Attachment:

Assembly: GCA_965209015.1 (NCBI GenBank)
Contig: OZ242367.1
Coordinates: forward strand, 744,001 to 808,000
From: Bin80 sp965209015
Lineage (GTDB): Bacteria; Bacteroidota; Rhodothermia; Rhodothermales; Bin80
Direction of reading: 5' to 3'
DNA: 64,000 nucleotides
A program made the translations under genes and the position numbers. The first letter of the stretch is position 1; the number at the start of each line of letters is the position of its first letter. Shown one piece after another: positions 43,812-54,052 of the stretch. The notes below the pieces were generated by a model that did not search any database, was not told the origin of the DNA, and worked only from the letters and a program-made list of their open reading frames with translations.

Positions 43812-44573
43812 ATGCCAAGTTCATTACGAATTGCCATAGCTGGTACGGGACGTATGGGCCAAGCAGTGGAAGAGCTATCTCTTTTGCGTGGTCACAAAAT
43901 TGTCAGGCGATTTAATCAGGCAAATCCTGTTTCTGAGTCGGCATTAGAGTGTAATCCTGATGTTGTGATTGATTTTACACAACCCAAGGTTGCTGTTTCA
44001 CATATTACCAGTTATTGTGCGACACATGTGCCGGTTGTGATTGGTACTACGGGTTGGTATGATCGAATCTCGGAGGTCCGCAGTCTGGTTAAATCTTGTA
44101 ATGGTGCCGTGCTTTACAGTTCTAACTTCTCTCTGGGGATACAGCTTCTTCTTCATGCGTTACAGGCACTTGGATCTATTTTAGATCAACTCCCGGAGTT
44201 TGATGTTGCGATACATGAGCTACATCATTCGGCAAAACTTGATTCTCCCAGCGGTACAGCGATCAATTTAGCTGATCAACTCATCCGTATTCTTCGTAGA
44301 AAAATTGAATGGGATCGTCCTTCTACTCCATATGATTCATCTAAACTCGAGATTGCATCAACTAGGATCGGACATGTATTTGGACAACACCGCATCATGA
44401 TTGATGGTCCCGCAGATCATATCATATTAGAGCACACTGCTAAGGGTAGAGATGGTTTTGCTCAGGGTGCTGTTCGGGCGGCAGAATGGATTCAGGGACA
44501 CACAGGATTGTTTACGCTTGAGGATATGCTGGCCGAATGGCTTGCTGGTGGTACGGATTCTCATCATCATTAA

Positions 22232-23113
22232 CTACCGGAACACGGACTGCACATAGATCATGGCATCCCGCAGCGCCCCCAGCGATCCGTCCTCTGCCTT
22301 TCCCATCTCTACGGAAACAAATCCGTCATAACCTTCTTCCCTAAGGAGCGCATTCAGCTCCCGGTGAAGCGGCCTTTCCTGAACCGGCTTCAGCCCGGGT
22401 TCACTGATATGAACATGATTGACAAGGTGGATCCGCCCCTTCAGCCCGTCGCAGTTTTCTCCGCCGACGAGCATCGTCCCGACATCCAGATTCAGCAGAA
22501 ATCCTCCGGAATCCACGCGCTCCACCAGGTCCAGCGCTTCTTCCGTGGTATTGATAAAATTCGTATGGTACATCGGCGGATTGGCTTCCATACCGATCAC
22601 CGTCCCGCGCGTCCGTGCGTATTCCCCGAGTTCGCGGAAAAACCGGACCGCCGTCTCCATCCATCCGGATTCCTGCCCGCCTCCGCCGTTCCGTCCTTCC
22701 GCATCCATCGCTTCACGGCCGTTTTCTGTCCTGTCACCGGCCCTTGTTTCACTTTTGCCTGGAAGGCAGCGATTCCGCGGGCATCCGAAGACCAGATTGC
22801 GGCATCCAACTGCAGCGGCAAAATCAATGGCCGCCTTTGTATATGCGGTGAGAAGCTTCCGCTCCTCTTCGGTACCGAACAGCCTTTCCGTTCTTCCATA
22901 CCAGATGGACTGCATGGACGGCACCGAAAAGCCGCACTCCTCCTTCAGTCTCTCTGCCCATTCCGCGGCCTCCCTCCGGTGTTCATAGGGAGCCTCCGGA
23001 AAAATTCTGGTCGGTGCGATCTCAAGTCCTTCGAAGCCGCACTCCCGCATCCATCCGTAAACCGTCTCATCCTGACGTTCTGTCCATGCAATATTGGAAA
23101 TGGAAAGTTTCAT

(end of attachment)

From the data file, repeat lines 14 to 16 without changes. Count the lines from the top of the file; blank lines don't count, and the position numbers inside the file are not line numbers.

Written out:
44201 TGATGTTGCGATACATGAGCTACATCATTCGGCAAAACTTGATTCTCCCAGCGGTACAGCGATCAATTTAGCTGATCAACTCATCCGTATTCTTCGTAGA
44301 AAAATTGAATGGGATCGTCCTTCTACTCCATATGATTCATCTAAACTCGAGATTGCATCAACTAGGATCGGACATGTATTTGGACAACACCGCATCATGA
44401 TTGATGGTCCCGCAGATCATATCATATTAGAGCACACTGCTAAGGGTAGAGATGGTTTTGCTCAGGGTGCTGTTCGGGCGGCAGAATGGATTCAGGGACA